Refraction is a mind-bending idea. Light passes through a clear object, and it comes out the other side, inverted. The Shooting Challenge results that follow are must-sees, the winner is astounding and...well...we busted a cheater, too.

Lead Shot - Horizon

Evening sunset across Puget Sound. Shot was taken with a Nikon D90 and
50mm f1.8 lense @ f5.6, 1/200, ISO 100.
[Ed note: The inversion lines up perfectly with the horizon, fantastic effect.]
- Nick Sprankle



Editor Note: Hey Gayle D., professional photographer. Just a quick note to let you know that you broke the rules of our little weekly contest, submitting a photo that you took back in 2005 with your Kodak P850—a pretty hot camera half a decade ago. The rules state you need to take and submit a new photo.

You may not think it's a big deal, but it really spoils the fun. Please consider yourself free to participate properly in the future...just please follow the rules next time.

You Should See the View


Rebel XS, 200mm, f 6.3, 1/320
This is a view outside my apartment window. It was pretty crappy in NYC today, so I chose black and white to help portray the mood.
[Ed note: it's particularly striking that the window is actually dirty but the glass ball is perfectly clear.]
-Joseph LaBate

Simple Inversion


After spending the better part of the week searching for a crystal ball I finally located one and took off to the local botanical garden to do some shooting. This specific shot was taken in an area which is very popular for wedding photography in my area. I took the shot by hand with my Canon 7D with a Canon 15-85 lens. My settings were ISO 200, 1/250, F/9. Special credit for the shot location goes out to my wonderful girlfriend, Jen.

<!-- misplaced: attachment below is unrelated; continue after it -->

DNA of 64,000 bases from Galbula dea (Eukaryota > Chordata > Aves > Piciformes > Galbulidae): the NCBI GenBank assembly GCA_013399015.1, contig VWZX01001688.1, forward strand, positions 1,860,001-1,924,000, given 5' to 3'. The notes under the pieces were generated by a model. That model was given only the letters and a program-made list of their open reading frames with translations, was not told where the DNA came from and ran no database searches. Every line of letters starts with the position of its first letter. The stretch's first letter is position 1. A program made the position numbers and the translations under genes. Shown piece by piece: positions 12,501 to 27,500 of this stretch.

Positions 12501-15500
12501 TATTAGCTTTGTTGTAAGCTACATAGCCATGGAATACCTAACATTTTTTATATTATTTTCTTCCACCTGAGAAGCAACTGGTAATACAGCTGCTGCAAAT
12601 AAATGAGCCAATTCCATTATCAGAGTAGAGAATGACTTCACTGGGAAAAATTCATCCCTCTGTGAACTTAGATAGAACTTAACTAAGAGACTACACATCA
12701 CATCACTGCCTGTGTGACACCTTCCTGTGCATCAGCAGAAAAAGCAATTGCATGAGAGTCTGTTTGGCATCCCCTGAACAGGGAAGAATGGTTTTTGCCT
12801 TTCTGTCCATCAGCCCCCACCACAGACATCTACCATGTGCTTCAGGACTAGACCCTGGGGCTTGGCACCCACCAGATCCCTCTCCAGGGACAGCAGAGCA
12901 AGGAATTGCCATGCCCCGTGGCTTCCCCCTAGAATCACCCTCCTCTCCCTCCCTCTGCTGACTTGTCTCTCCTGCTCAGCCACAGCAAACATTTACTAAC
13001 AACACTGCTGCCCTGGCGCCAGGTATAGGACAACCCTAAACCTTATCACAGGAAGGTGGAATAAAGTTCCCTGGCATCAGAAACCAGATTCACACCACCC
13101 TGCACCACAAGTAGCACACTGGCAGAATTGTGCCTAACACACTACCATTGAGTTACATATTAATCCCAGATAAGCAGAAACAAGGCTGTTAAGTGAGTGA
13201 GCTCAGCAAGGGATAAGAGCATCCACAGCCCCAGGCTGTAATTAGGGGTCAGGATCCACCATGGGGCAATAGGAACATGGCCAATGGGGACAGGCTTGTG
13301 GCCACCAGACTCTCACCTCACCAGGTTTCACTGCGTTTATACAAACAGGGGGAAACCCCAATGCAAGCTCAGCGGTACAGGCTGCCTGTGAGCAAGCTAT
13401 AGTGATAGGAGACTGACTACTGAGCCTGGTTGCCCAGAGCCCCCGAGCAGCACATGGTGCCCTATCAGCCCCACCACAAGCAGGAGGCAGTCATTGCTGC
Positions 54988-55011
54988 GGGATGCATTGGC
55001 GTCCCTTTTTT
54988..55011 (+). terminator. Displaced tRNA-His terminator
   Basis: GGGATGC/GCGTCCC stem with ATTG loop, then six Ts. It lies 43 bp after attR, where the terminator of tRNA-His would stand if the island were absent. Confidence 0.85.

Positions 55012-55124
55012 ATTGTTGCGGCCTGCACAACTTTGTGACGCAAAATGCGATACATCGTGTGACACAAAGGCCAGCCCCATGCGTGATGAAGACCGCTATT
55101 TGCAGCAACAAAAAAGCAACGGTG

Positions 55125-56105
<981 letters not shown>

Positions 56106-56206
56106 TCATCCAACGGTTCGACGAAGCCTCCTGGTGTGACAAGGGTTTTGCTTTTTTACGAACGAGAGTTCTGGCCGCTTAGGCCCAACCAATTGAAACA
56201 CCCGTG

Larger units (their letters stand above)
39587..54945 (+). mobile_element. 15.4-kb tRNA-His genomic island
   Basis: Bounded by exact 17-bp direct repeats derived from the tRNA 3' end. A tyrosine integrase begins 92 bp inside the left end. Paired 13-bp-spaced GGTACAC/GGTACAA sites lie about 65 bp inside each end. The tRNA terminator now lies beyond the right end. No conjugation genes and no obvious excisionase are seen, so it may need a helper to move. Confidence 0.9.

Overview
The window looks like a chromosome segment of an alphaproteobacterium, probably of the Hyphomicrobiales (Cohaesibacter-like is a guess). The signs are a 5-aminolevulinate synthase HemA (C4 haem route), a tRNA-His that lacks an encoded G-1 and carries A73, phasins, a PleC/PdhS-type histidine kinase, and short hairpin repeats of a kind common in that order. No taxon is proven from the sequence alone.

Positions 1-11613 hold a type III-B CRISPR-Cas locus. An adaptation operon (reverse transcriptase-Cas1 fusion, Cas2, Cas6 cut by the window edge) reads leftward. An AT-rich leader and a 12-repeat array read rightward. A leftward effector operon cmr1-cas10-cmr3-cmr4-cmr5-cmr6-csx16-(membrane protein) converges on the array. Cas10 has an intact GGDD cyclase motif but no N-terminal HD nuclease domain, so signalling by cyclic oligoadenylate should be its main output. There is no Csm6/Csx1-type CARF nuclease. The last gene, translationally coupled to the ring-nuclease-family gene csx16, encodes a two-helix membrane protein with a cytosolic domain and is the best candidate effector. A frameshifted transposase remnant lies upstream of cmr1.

-Branden Kerr



Taken with a Kodak Z915
Water drops on a spider's web above an ivy leaf. Shot through an opening in the top of an old barrel lying on the ground.
[Ed note: see it big here]
-Stephen Brookes

Fourth Dimension


[Ed note: No description, but cool shot!]
-Sally Reece

Teddy Drop


Having recently undergone lasik surgery, my wife needs to apply eye drops frequently. I took advantage of this and shot as she administered her nightly drops. Refracted in the drop is her lovable bedside teddy bear of Japanese origin, which I turned upside-down so as to appear in a favorable orientation.
Shooting Info:
Sony A550, Tamron 90mm Macro Lens, f5.6, 1/125 sec. with built-in flash, from minimum focus distance.
-Ben Torode

Andrew Jackson, Portrait


Using a canon EOS rebel t1i with a Tamron 18-200mm 1:3.5-6.3 lens, ISO 3200, F6.3 and 1/15 shutter speed.
Out of all the shots I took, this one came out to me the most meaningful. I used a tripod and placed a glass marble on a mirror and put some cash over it to refract Andrew Jackson's face. To me this photo represents the irony of money and happiness because Jacksons face looks like he's frowning, but that's your call.
[Ed note: It's almost as if he's saying, "Put me back!!"]
-Connor Lee



I drilled a small hole through the glass of an incandescent bulb and filled it with water. Image was shot with a Sony a700 camera. 1/30 sec at f/13, 200 ISO and lens at 105mm. Viewing newer technology through old.
[Ed note: Wonderful concept, perfectly executed.]
-Logan Buell

Now, not everyone in the gallery below (full sizes on flickr) captured a true refraction. You'll see a few reflections (like the first shot in the first gallery) and other misses. But I was glad to see people try, so I included the photos anyway as a general learning opportunity for us all—a non-judgmental version of what not to do.

As always, thanks for the participation. It's the most fun I have all week.

Gallery 1


Gallery 2

Click to view